Around 10 per cent of UK homes still lack access to cable or fibre broadband. So if you’re one of the unlucky ones what can you do? Is 4G or satellite a viable option?
Cable and fibre broadband both use fibre optic cables to connect you to the internet. The difference is that cable broadband uses fibre optic lines all the way to your home, whereas fibre broadband uses these cables to connect to a street cabinet somewhere near you. Copper cables then connect you to the cabinet.
By the way, fibre optic broadband and fibre broadband are the same thing. You may see it written out both ways, but it refers to the same technology.
Cable currently trumps its fibre competitor in terms of speed: the fastest cable connection is over three times quicker than comparable fibre broadband.
Unfortunately, cable is only available to around half of UK homes – leaving the rest of us with an inferior fibre option.
How much better is fibre broadband?
Broadband that uses neither fibre nor cable is known as ADSL and it uses the same copper telephone lines as old dial-up internet.
Speeds are lower with ADSL and get worse depending on your distance from your local telephone exchange.
Most fibre optic broadband is FTTC – an abbreviation for fibre-to-the-cabinet – with copper cables bridging the rest of the distance to your home. Fibre is faster and more stable than ADSL as it doesn’t suffer from electronic interference.
Interference can be caused by anything from a thunderstorm to a toaster. Electric currents create a magnetic field and this magnetism can interfere with the circuits of other devices. Wireless signals are especially vulnerable to these magnetic fields.
Because fibre optic cables transmit data using light instead of electricity, signals can travel much further without experiencing any losses. Fibre is generally going to cost more but you’re getting a much better service in every regard.
The alternatives to fibre broadband will be different depending on where you live.
In the city
FTTC broadband is available in 97% of urban areas, with coverage constantly increasing.
There’s usually only one reason you can’t get fibre in a city and that’s because your local cabinet is full.
Most cabinets are capable of receiving 300 connections, so in especially dense areas that capacity can fill up.
Waiting for another cabinet or an upgrade to the existing one can take years, so what can you do in the meantime?
4G mobile broadband
4G is currently available to around 70% of UK homes and is in almost every city and large town. It is a significant improvement on the existing 3G network that provides mobile internet.
Although 4G is primarily designed for smartphones and tablets to access, you can purchase a 4G router/modem and connect just about any device – allowing you to receive home internet through the 4G network.
For an entirely wireless connection, 4G speeds are actually pretty impressive. With an average download speed of about 20 mbps and latency around 50ms, 4G seems pretty competitive with some of the cheaper fibre broadband packages. Unfortunately, as with all wireless connections, it is vulnerable to many kinds of interference so these speeds may not always be consistent.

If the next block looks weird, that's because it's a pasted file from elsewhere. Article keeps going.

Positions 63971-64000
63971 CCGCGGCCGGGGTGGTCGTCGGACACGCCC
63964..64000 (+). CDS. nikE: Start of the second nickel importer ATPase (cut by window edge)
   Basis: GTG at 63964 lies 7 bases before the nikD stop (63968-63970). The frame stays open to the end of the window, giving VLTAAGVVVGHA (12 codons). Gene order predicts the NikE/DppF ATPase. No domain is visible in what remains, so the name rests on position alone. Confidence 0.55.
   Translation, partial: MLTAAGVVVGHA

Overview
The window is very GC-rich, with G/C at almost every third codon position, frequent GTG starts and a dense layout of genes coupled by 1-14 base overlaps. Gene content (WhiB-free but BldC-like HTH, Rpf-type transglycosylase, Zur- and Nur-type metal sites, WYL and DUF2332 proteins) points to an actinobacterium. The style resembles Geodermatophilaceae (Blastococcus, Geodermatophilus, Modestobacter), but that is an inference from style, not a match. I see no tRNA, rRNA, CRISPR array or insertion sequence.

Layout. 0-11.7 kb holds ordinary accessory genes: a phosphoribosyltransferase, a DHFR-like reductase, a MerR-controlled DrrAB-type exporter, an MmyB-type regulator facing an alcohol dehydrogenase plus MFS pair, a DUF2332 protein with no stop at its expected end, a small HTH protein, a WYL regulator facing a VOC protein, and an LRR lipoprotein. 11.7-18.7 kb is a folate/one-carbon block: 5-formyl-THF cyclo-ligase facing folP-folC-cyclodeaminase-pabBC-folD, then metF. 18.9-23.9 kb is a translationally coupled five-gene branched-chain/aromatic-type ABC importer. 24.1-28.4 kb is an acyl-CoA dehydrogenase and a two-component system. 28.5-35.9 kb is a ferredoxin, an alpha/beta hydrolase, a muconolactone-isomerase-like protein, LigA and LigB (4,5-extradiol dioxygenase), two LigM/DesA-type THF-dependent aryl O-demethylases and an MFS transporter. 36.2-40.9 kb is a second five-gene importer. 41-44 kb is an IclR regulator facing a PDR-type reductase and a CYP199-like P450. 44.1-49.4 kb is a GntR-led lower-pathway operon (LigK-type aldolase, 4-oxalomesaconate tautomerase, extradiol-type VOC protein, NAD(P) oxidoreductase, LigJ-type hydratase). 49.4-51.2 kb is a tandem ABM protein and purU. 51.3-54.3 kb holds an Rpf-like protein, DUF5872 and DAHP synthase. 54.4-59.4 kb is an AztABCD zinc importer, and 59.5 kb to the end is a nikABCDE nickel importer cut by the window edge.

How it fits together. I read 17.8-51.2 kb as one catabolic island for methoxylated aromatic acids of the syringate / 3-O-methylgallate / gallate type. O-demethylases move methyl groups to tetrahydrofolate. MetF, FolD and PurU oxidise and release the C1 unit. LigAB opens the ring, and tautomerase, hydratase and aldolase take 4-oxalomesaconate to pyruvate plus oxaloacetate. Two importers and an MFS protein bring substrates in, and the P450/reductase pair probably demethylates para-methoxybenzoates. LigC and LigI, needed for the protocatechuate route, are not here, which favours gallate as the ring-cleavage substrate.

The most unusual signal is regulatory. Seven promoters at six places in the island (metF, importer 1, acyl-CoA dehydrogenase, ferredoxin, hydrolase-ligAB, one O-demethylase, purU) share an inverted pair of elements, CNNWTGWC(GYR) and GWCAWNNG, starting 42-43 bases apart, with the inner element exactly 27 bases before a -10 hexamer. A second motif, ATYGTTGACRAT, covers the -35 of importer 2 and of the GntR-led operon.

One of the main downsides of 4G is the cost. While the hardware itself is relatively inexpensive, contracts are more costly than unlimited fibre packages with the same speeds and have strict limitations on usage, generally imposing limits of about 10 gigabytes of data per month – that’s around 10 hours of medium-quality Netflix video.
In the country
Rural areas have a lot fewer options if they can’t access fibre. Unfortunately, if you live in area without any fibre internet capabilities, you could be left waiting a while for those Openreach engineers to eventually come around. What’s worse is that rural areas tend to suffer from poor ADSL internet as well.
The distance to your local exchange makes a massive difference with ADSL, and that distance is can be rather large if you live in a rural area. Very remote locations may struggle to even achieve minimal speeds with ADSL broadband.
What’s more, 4G networks lack decent rural coverage, so that option is also generally unavailable.
The only real choice you have is satellite broadband. This can be a very costly venture, both in the hardware required to establish this connection and in the contract to maintain it. Including installation fees, satellite internet is going to set you back around £400 in the first year.
What you get for your cash outlay is a satellite dish on the side of your home and around 20Mbps download speeds with 10GB of monthly usage.
The biggest drawback, aside from the price tag, is an exceptionally high latency.
Your connection literally goes to outer space and back, so trying to transmit or receive anything is going to take at least 600ms. This means that most online gaming isn’t really going to be an option and voice chat is going to come with a hefty delay.
Being unable to acquire fibre or cable broadband is certainly a frustration, but it’s good to know that other options are out there. They may be pricey and limiting, but they’re definitely better than nothing.
Eventually, fibre broadband will become available to everyone. The regulator Ofcom and government aim to give a minimum 10Mbps connection to every UK home by 2020. As more and more elements of modern life revolve around the internet, fast broadband is quickly becoming a necessity.